Art & Music of the Guarani Tribe

Instructor: Stephanie Przybylek

Stephanie has taught studio art and art history classes to audiences of all ages. She holds a master's degree in Art History.

How does a culture maintain its character through centuries of challenges? Can its art reflect a complex mix of influences? In this lesson, explore the art and music of the Guarani Tribe.

Where Does the Guarani Tribe Live?

Have you ever heard of a group of people called the Guarani? They're one of the largest indigenous, or native, groups in South America.

The Guarani Tribe lives in tropical forests near the Amazon River. Today, this location includes Paraguay, as well as large parts of Argentina, Bolivia, and Brazil. Traditionally a semi-nomadic people, the Guarani took advantages of the forest's rich resources, with women farming while men hunted and fished.

Spanish invaders looking for wealth in the form of gold and silver came into contact with the Guarani by the 1500s. At first, the Guarani helped the Spaniards fight off other native cultures, and many Spaniards and Guaranis intermingled through marriage. This ethnic blend is what resulted in the Paraguayan people of today. But eventually, Spanish control tightened and the situation worsened. The Guarani became almost slaves.

Later, the Jesuits, a Catholic religious order that was a foe of the Spanish, established missions, called Reductions, in the forests of the Amazon. Many Guarani converted to Christianity and lived at the mission. There, they developed their carving skills while making wood religious figurines and learned about European musical instruments, such as guitars and harps. In the late 1700s, when the Spanish expelled the Jesuits, the Guarini returned to the forests and took their skills with them. This complex narrative resulted in art and music that's a unique blend of native and European influences.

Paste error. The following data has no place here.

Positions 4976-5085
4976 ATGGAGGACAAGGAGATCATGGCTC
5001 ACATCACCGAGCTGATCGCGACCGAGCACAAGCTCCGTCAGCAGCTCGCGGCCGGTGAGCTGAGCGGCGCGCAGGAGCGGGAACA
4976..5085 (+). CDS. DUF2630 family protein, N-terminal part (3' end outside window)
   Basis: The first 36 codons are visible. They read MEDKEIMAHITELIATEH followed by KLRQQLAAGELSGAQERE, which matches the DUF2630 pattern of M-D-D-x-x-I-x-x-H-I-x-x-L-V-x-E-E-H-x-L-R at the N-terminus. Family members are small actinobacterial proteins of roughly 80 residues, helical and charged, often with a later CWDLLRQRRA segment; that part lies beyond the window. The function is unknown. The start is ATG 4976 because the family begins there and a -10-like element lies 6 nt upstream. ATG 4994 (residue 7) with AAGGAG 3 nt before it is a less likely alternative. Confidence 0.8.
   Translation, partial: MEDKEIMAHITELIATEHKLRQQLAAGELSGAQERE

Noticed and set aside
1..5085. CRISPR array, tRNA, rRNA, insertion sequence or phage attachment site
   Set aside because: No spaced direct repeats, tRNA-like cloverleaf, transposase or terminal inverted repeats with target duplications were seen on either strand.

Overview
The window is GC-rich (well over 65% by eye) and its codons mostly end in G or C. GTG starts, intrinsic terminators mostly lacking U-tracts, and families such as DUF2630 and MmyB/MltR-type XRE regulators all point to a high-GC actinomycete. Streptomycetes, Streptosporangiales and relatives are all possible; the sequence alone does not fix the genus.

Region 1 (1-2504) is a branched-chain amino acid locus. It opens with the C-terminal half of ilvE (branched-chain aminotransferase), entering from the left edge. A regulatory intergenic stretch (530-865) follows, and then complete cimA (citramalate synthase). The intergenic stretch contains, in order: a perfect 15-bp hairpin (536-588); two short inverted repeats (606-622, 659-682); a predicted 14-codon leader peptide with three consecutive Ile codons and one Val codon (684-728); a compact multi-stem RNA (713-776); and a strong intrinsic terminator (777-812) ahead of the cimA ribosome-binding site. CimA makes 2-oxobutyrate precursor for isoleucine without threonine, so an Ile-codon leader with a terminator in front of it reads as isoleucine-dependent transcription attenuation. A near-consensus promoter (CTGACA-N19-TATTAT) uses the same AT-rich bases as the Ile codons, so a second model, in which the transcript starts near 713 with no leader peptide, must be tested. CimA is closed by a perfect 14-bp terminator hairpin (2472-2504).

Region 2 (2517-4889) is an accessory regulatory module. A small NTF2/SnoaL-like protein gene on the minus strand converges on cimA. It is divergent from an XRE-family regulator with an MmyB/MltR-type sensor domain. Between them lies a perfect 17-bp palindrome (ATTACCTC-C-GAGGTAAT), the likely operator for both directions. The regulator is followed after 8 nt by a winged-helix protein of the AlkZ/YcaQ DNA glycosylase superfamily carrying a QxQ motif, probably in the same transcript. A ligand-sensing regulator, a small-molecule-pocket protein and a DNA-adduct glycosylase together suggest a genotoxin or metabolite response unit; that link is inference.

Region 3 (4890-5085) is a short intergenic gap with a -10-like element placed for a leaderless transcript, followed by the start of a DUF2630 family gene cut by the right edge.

Art of the Guarani Tribe

The Guarani people, as nomads in the forest, never put too much importance on material possessions. They made pottery items, such as funerary urns and other vessels that served utilitarian purposes. They were also known for fabulous feather art, elaborate headdresses, collars, and other body ornaments made of the colorful feathers of exotic birds like parrots.

During the Jesuit period, Guarani learned to carve small religious figurines of people, such as Jesus and the Virgin Mary, out of South American woods, such as palo santo or timbó. They also carved traditional forms, such as jungle animals and fish, some of which were made in the shape of masks.

carved religious figurines

Another art that's a legacy of the mix of Guarani and Spanish culture is a style of lace called nanduti. It's a Guarani word that means 'spider web.' The Spaniards introduced lace-making to the native people of Paraguay, including the Guarani, in the mid-1500s. Today, it's one of their most recognized art forms. Nanduti uses a series of threads, almost in a spoke-like structure, as a base over which many different embroidery patterns are created. It's colorful and striking, and an art that's now passed down through generations.

Example of colorful nanduti style of lace
example of nanduti lace

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